By the end of “The Lesson,” it feels frustrating that the German educational system has not found a way to find similarities between the rise of Nazism and the current unfortunate popularity of Alternative for Germany (AfD). Certainly the Nazis and AfD’s supporters have common ground in hating on Jews and foreigners.
The 2018 United Nations Association Film Festival showed a documentary called “Dollar Heroes.” The titular slang term referred to North Koreans working overseas as virtual slave labor. The money such forced workers earned went back to North Korea to keep the Kim regime and favored party officials rolling in luxury goods and even military weapons.
But as Sebastian Weis’ documentary “Bureau 39: Kim’s Cash Machine” sickeningly shows, the dollar heroes program is part of a far bigger North Korean government operation. The titular secretive if powerful government bureau has been operating since the 1970s. Its aim is to keep pumping into North Korea the foreign currency that keeps the Kim government afloat. Means both fair and foul are considered appropriate avenues for accomplishing this general remit. The film mentions the Bureau’s involvement in (among other things) insurance fraud involving old Russian military helicopters, altering U.S. currency for counterfeiting purposes, and profitable tourist restaurants serving deliberately overpriced food.
A viewer can hardly argue with Bureau 39’s success in aiding the Kim regime. Despite the number of UN sanctions imposed on it, North Korea still possesses the world’s fourth largest army. Perhaps that’s why economist (and North Korean government spokesperson) Kyun-Chul Seong can afford on camera to be openly smug about the ineffectiveness of U.N. sanctions.
Hugh Griffiths, head of the U.N. office monitoring North Korean sanction implementation, certainly says nothing that effectively rebuts Seong’s smugness. The only U.N. success mentioned in stopping North Korea involved a dodgy shipment of tiles used to help the production of chemical weapons. Griffiths doesn’t think Bureau 39 even exists. Similarities between Griffiths and the foolish Hans Brix from “Team America: World Police” may flash through a viewer’s mind.
Fortunately, Leyden University’s Remco Breuker, a professor of Korea studies, has been patiently unraveling the secrets of Bureau 39 and the Kim government. Breuker, who previously appeared in “Dollar Heroes,” walks viewers through what he’s learned. One major takeaway the Korea expert gives viewers is that the North Korean government should be seen not as a failing socialist state, but as a thriving capitalist business.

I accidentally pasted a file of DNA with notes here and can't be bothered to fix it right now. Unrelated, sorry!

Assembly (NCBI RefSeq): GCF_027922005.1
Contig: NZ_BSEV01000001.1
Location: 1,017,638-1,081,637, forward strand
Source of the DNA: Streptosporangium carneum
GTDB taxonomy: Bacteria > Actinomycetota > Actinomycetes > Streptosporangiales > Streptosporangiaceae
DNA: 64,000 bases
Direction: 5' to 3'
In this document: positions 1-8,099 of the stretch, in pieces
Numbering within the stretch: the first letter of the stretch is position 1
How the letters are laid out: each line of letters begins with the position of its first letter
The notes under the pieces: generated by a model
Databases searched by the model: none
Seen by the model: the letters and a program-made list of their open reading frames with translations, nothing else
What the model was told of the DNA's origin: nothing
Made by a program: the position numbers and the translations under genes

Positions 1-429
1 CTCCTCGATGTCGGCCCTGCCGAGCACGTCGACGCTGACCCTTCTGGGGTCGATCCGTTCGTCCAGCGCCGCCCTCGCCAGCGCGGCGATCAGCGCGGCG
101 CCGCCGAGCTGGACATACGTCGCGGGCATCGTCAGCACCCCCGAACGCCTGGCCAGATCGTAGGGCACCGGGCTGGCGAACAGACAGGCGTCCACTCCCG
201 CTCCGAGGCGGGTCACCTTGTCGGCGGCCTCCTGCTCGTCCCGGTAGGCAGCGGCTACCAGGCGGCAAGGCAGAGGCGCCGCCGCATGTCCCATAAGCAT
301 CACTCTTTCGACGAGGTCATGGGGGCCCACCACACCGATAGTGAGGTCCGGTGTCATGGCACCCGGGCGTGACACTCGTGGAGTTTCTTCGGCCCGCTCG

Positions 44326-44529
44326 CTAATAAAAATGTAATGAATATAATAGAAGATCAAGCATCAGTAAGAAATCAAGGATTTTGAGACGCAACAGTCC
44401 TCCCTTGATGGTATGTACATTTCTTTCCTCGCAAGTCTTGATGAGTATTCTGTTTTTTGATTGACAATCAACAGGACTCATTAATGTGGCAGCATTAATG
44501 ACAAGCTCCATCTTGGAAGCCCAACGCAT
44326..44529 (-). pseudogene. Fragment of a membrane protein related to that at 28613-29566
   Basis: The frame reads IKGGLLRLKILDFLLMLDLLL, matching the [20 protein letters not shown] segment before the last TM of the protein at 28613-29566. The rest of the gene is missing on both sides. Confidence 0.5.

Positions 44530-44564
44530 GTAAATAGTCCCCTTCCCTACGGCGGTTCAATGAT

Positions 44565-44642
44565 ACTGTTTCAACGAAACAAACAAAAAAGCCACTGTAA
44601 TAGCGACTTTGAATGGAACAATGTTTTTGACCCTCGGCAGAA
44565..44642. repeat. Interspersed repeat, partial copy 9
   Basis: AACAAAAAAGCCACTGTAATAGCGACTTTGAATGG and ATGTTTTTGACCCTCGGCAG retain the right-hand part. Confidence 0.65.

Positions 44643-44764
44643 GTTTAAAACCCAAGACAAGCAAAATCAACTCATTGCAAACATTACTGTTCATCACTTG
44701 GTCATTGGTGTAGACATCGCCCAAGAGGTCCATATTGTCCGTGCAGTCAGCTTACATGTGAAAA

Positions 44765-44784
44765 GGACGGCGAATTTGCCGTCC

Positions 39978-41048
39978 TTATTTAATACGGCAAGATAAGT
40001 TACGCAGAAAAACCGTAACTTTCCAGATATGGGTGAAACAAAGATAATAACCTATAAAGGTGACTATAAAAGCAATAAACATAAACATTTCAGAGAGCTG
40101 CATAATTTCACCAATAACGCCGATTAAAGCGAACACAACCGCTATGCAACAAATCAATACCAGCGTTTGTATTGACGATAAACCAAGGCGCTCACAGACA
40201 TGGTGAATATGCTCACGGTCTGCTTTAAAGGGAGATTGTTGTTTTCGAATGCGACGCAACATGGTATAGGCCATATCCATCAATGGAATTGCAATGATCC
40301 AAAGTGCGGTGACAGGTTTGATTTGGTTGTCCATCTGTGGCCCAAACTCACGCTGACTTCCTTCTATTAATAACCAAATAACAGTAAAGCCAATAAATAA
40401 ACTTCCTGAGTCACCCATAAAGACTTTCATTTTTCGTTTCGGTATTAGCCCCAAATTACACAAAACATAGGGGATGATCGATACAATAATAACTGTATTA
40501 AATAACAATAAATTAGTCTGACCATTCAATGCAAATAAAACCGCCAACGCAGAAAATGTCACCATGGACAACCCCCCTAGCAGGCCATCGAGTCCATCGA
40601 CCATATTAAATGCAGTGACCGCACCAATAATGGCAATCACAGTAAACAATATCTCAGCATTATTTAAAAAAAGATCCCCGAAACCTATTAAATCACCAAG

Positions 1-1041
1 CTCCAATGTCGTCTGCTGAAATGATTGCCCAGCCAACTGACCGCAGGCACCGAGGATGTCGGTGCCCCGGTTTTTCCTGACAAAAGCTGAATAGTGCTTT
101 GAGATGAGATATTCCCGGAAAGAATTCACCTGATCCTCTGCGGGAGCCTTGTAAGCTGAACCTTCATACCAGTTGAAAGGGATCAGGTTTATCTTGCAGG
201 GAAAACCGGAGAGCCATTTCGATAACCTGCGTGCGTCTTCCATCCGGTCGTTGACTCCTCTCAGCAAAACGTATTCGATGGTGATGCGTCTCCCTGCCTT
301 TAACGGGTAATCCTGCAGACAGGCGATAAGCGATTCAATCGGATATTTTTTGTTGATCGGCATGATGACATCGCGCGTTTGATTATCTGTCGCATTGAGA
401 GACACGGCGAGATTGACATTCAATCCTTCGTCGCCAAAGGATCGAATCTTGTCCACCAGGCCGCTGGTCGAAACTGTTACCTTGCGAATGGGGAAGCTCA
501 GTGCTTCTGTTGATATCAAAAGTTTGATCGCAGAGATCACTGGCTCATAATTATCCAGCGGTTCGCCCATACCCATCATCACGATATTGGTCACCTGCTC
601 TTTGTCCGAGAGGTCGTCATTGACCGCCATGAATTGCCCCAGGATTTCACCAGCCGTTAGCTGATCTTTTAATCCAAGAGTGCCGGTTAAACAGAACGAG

In that light, the ingenuity and success of Bureau 39 in keeping a lot of money flowing to the Kim regime earns a viewer’s grudging respect. The “diplomats” at North Korean embassies around the world both sell exports to generate capital for the government and use diplomatic immunity to get their literal bags of money back to Pyongyang.
The complicity of various countries around the world in indirectly propping up the Kim regime cannot be overstated. Poland and Russia have few qualms about employing North Korean slave labor in construction and other industries benefiting from cheap labor. Warm relations between North Korea and Cambodia leads to a sweetheart deal involving distribution of proceeds from a major Cambodian tourist attraction constructed by North Korea. Vent D’Est, one of China’s major suppliers of clothing for some very well known fashion brands, uses North Korean labor to assemble its exported clothing.
Despite all the public blustering by world leaders, the film suggests it’s unlikely that Bureau 39 (and by extension the Kim regime) will be shuttering operations any time soon.
A new working rule of thumb is that proper understanding of events in Brazil means not taking that country’s mainstream media as a primary news source. In other words, if the Brazilian news source a reader or viewer encounters is an outlet such as TV Globo or Folha de Sao Paulo, what they say about an event should be taken with a high degree of skepticism. Pablo Lopez Guelli’s stunning documentary “Our Flag Will Never Be Red” explains why this is an eminently rational attitude.